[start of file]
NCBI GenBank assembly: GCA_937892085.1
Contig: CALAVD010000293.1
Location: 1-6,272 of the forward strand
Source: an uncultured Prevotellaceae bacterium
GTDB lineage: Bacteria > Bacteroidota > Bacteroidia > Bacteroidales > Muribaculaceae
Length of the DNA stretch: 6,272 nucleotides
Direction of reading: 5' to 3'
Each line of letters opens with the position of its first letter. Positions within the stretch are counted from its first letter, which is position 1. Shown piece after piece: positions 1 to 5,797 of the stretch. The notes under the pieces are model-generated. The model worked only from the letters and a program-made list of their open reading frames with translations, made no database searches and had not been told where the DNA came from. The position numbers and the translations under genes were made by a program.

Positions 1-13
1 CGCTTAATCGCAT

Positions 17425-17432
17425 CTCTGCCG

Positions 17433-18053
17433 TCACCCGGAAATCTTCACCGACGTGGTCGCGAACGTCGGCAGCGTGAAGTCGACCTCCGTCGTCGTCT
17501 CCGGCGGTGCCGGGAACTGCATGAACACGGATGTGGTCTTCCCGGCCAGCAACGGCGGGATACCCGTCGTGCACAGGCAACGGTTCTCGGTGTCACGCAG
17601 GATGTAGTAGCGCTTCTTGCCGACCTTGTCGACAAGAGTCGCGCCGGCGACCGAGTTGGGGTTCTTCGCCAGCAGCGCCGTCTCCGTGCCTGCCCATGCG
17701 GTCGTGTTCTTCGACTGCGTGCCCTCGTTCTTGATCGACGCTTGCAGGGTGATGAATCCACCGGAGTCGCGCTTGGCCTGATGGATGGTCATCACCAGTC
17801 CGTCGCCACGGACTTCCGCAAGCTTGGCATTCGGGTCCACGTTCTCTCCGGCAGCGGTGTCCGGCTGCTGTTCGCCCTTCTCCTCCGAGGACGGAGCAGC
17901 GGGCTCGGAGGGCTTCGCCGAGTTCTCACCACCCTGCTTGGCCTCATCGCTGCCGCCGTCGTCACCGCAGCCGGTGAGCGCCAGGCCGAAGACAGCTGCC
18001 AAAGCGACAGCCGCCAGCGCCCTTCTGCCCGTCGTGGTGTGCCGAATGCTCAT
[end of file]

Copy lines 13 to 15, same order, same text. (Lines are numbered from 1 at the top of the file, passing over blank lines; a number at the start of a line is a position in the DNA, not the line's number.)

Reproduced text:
Positions 17433-18053
17433 TCACCCGGAAATCTTCACCGACGTGGTCGCGAACGTCGGCAGCGTGAAGTCGACCTCCGTCGTCGTCT
17501 CCGGCGGTGCCGGGAACTGCATGAACACGGATGTGGTCTTCCCGGCCAGCAACGGCGGGATACCCGTCGTGCACAGGCAACGGTTCTCGGTGTCACGCAG